Camping Supplies

Pocket pussy for each guy unless of course you guys don’t mind sharing one together.

You pull them behind you. It’s far easier than trying to carry a loaded pack, especially when you are skiing.

You pull them behind you. It’s far easier than trying to carry a loaded pack, especially when you are skiing.[/quote]
I’ll take the sled dogs.

A light sleeping pad can keep you off the cold ground but they can add some bulk.

How is that hammock in heavy bitter winds? I do some sea kayak trips in Sept/Oct up in Maine and it can get pretty freakin windy so it’s nice to have the full enclosure of a tent to keep the wind at bay. But sleeping on the ground (even with a nice air mat) is just killer on the old back!

I thought backpacking was the hobby of going abroad and sleeping in hostels where everybody speaks english and which looks the same whether they’re in the Netherlands, India or South Africa and then sleeping with foreign girls after pretending you know where their native country is located.

I’m pretty sure, we didn’t pack any of that stuff…

[quote=“GuildBoss”]

A light sleeping pad can keep you off the cold ground but they can add some bulk.

How is that hammock in heavy bitter winds? I do some sea kayak trips in Sept/Oct up in Maine and it can get pretty freakin windy so it’s nice to have the full enclosure of a tent to keep the wind at bay. But sleeping on the ground (even with a nice air mat) is just killer on the old back![/quote]

I haven’t tried it in those conditions, but with the supplied rain fly deployed, it shouldn’t be too bad.

H.

A light sleeping pad can keep you off the cold ground but they can add some bulk.

How is that hammock in heavy bitter winds? I do some sea kayak trips in Sept/Oct up in Maine and it can get pretty freakin windy so it’s nice to have the full enclosure of a tent to keep the wind at bay. But sleeping on the ground (even with a nice air mat) is just killer on the old back![/quote]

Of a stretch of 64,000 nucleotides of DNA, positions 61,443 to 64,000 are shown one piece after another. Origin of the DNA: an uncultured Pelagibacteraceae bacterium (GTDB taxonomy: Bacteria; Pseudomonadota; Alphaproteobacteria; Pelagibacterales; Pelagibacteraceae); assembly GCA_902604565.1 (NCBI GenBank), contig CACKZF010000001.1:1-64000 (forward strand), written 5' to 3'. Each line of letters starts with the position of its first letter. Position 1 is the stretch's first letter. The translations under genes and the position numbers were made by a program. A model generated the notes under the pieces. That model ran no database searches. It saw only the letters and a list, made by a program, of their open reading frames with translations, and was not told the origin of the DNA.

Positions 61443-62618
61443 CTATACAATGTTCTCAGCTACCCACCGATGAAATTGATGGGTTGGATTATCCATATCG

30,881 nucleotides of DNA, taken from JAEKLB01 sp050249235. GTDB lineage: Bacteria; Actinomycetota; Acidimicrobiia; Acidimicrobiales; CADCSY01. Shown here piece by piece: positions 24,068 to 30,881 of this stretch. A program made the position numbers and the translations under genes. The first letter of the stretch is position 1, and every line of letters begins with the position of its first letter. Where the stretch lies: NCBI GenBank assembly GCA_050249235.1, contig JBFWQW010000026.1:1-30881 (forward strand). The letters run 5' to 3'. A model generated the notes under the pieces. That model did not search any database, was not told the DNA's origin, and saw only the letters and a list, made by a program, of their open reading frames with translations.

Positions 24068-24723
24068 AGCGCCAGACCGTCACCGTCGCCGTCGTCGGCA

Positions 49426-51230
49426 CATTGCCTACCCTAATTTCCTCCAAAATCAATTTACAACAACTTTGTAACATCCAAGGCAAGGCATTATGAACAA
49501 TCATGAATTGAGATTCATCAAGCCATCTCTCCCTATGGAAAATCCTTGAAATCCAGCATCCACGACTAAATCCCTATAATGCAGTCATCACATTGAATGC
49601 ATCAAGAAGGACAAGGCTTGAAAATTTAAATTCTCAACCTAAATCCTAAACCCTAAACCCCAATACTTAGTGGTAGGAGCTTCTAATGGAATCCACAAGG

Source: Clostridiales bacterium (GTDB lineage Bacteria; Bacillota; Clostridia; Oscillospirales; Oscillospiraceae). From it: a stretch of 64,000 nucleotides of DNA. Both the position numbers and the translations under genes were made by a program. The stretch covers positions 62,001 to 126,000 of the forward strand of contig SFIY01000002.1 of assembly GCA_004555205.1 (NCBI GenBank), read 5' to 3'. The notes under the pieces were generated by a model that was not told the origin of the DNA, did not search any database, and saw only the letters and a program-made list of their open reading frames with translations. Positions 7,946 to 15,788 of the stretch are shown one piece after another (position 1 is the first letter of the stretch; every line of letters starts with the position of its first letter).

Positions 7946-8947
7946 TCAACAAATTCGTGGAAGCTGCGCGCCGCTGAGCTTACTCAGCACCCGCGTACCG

I haven’t tried it in those conditions, but with the supplied rain fly deployed, it shouldn’t be too bad.

H.[/quote]

I think it would be fantastic in good weather but I don’t think I’d want to get stuck in it for prolonged wind and rain. To me, being able to sit up in a tent and cook on a stove in the vestibule is worth the extra weight.

A light sleeping pad can keep you off the cold ground but they can add some bulk.

How is that hammock in heavy bitter winds? I do some sea kayak trips in Sept/Oct up in Maine and it can get pretty freakin windy so it’s nice to have the full enclosure of a tent to keep the wind at bay. But sleeping on the ground (even with a nice air mat) is just killer on the old back![/quote]

I haven’t tried it in those conditions, but with the supplied rain fly deployed, it shouldn’t be too bad.

H.[/quote]

I think it would be fantastic in good weather but I don’t think I’d want to get stuck in it for prolonged wind and rain. To me, being able to sit up in a tent and cook on a stove in the vestibule is worth the extra weight.[/quote]

True enough, it’s primary application is lightweight hiking/jungle hiking.

H.